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New Babson president vows to spread college's reputation

Email|Print| Text size + By Robert Weisman
Globe Staff / November 17, 2007

Trustees of Babson College in Wellesley yesterday named Leonard A. Schlesinger, a longtime business educator and executive, as the 12th president of the business-oriented college.

Schlesinger, 55, who recently stepped down as vice chairman and chief operating officer of the retailer Limited Brands in Columbus, Ohio, will take over as Babson's president on July 1. He will succeed Brian M. Barefoot, who said last spring he will retire June 30, after six years at the Babson helm.

In an interview, Schlesinger said he will work to make sure Babson gets the recognition it deserves in the Boston area and beyond. Toward that end, he said he will build on the college's core concentration on entrepreneurship and expand its focus globally. The school now has about 1,700 undergraduates and 1,700 graduate students, with about a quarter of its student body coming from overseas.

"There's absolutely no reason at this point that Babson should not be recognized as one of the finest specialty business schools in the world," Schlesinger said yesterday. "And hopefully by the time I step down it will be the finest specialty business school in the world."

Several other Boston area business schools have installed new leaders this fall. Schlesinger will join Gloria C. Larson, who became president of Bentley College in Waltham, David C. Schmittlein, who became dean of the Sloan School of Management at the Massachusetts Institute of Technology, and Bruce R. Magid, who became dean of Brandeis International Business School in Waltham.

Schlesinger, who was a Harvard Business School professor of business administration throug much of the 1980s and 1990s, has gone back and forth between academia and the business world.

In addition to his tenure at Limited Brands, overseeing chains such as Victoria's Secret Beauty and Bath and Body Works, he has served as a senior executive at Au Bon Pain Co. in Boston and as a faculty member and administrator at Brown University in Providence.

"The marvelous thing I've had an opportunity to do as an academic is to develop ideas related to business and then put them to the test," Schlesinger said.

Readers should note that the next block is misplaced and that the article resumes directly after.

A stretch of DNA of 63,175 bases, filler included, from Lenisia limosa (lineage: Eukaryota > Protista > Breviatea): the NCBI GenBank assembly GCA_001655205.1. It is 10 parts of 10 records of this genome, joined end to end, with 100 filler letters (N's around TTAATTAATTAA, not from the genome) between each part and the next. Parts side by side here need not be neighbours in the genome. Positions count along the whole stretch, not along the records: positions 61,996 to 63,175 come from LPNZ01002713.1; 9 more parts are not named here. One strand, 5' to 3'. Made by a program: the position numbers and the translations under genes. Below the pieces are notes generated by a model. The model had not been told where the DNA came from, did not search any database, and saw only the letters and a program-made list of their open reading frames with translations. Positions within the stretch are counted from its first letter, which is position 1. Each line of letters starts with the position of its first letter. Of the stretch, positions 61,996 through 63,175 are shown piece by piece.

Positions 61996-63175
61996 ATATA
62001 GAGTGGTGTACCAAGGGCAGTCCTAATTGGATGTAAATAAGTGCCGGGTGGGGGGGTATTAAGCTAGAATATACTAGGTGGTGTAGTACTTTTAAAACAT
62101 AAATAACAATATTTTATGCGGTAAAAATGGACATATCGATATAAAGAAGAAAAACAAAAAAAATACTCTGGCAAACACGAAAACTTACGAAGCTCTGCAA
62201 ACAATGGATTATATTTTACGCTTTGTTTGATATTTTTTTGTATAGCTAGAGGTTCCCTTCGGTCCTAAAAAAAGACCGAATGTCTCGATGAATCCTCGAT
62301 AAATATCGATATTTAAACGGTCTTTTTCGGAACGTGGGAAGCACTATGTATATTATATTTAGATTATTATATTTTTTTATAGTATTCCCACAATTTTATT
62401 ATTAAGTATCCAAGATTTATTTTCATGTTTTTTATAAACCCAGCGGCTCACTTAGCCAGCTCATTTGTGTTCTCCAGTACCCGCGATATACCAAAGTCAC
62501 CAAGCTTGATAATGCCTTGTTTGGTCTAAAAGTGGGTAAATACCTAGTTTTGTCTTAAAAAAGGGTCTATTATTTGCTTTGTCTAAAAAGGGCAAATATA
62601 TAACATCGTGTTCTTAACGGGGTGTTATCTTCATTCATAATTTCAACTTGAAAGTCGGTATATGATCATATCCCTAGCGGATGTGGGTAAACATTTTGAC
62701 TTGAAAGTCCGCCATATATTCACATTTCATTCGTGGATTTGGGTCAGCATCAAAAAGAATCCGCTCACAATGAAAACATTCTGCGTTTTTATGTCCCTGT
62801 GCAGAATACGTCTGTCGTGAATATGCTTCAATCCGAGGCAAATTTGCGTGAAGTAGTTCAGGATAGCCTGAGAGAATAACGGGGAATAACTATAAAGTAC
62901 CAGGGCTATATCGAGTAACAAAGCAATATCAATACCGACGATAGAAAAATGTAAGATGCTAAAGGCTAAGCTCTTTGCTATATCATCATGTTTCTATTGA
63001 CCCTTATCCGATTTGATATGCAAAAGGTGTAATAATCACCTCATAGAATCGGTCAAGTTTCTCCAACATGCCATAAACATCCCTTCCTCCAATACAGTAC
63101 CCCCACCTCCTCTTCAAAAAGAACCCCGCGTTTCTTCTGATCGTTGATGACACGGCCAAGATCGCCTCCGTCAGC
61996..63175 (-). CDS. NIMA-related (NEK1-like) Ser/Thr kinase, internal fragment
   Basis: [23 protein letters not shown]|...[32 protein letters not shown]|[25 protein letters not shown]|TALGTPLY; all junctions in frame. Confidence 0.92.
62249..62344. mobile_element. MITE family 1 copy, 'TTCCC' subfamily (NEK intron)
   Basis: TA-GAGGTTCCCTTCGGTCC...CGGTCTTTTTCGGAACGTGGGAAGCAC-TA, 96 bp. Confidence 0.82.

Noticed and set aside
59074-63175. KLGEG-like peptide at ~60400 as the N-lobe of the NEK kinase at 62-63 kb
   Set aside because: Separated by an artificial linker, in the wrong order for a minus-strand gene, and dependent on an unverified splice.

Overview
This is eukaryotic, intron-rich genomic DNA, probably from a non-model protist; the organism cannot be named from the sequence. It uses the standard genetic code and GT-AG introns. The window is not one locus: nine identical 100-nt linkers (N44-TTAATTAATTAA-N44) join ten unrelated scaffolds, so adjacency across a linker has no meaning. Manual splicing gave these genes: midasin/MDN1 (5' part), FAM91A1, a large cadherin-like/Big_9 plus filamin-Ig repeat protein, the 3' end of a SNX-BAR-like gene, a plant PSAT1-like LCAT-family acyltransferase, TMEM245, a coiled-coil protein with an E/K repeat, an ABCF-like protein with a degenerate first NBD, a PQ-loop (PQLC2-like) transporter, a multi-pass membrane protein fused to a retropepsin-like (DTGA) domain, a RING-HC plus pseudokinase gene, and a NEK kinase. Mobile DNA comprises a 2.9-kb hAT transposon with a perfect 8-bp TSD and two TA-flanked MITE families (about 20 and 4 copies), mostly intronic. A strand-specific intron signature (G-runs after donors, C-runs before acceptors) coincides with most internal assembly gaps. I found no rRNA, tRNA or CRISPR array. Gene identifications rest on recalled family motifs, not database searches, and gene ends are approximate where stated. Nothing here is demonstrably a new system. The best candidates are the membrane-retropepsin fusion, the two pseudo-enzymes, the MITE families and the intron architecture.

Schlesinger earned a bachelor's degree from Brown in 1972, a master's in business administration from Columbia University in 1973, and a doctorate in business administration from Harvard in 1979.

Schlesinger, who has worked in Columbus for the past seven years, said he will return to Boston early next year with his wife, Phyllis, a former management professor at Babson and Ohio State University's Fisher School of Business.

Schlesinger said he'll spend the spring semester working with Barefoot and meeting with members of the Babson community. It has yet to be determined whether his wife will return to the Babson faculty, he said.

As president of Babson, Schlesinger will reap the benefit of the college's $200 million capital campaign launched this month. The college already has raised about $65 million. Schlesinger said the money will be used to improve the institution, but he said it was premature to specify whether that would mean more students and faculty.

One thing Babson has no intention of changing, he said, was its reputation for educating future entrepreneurs.

"There's absolutely no question that the practice of teaching entrepreneurship as a discipline got started here at Babson," said Schlesinger. "And we're going to be doing everything we can to extend that capability."

Robert Weisman can be reached at weisman@globe.com.

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